Permission serverBlockchain network


Verifies , if holds, outputs


Verifies if holds:
Verifies if holds: stores:
Stores:
Stores: in the smart card

5.5. Authentication Phase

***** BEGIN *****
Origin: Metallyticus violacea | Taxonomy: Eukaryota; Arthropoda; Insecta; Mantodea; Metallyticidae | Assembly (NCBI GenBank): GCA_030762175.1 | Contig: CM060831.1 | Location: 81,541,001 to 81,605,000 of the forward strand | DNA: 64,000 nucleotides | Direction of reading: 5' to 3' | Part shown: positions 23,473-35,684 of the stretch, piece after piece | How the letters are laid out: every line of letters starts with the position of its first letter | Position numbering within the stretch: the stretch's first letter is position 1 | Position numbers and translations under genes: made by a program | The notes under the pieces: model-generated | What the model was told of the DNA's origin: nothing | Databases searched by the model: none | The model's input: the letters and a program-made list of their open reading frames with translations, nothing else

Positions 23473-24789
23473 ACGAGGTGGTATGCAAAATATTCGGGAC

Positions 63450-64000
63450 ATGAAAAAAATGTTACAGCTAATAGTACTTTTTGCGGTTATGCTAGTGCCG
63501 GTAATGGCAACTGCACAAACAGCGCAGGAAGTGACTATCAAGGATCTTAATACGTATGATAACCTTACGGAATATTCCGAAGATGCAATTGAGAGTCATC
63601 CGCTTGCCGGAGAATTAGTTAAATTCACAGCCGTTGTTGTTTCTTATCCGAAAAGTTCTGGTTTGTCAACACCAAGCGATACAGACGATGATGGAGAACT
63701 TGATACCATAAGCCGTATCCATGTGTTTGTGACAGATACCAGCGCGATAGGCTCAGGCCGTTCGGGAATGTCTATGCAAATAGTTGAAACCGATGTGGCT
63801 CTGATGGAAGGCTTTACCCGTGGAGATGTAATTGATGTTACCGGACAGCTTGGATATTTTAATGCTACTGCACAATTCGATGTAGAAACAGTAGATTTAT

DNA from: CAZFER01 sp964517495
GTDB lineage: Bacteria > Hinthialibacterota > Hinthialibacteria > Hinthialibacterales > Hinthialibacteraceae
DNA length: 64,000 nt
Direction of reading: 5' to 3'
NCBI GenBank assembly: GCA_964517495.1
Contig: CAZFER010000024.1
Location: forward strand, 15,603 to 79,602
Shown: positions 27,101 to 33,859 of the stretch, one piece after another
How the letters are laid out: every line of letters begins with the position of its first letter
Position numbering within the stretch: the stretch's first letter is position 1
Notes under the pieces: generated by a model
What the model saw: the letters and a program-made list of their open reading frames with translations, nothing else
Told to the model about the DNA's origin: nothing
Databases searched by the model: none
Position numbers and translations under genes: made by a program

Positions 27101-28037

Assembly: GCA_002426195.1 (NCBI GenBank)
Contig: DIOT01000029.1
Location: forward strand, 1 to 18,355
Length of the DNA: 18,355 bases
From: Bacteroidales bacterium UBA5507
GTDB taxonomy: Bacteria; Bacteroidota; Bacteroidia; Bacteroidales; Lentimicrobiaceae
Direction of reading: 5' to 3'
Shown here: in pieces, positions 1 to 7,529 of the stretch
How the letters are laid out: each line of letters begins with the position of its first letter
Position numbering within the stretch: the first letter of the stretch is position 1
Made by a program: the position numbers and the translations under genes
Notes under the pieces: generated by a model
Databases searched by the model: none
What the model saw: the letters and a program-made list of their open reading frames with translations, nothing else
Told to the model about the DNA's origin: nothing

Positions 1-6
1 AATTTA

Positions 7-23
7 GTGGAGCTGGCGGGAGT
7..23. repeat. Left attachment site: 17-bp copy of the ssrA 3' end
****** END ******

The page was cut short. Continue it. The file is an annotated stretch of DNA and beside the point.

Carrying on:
In this phase, a remote user and an application server have reached mutual authentication and key agreement. The main steps are provided in Table 6:(i)Step 1. The user inserts the smart card and enters , , and biometric information on the client. The client uses the fuzzy-extractor recovery algorithm to get to calculate , and if , the preliminary verification passes and the smart card outputs ; otherwise, the smart card rejects the current login request. Then, the client calculates and and takes a random number . The client calculates , , and then sends to the application server.(ii)Step 2. The application server calculates to get and queries the blockchain node to get the information corresponding to . The operation of querying data on the blockchain can be performed through a smart contract [31], which is called the chaincode in Fabric. Then, the access permission verification process begins as follows:(1)The application server finds whether the exists in its permission key array, and if it does not exist, the application server rejects the user’s authentication request.(2)The application server calculates and then verifies whether is equal to . If not, the application server rejects the user’s authentication request.(3)The application server completes the access permission verification process and continues the authentication phase.The application server takes a random number and calculate , , . After that, the application server sends to the client.(iii)Step 3. After receiving the massages, the client calculates , and checks whether and the received are equal. If they are equal, confirms that is legitimate. If not equal, the client stops the session. The client calculates and . The client sends to the application server.(iv)Step 4. The application server calculates and . The application server checks whether and the received are equal. If they are equal, confirms that is legitimate and a session key is negotiated by and . If they are not equal, the application server stops the session.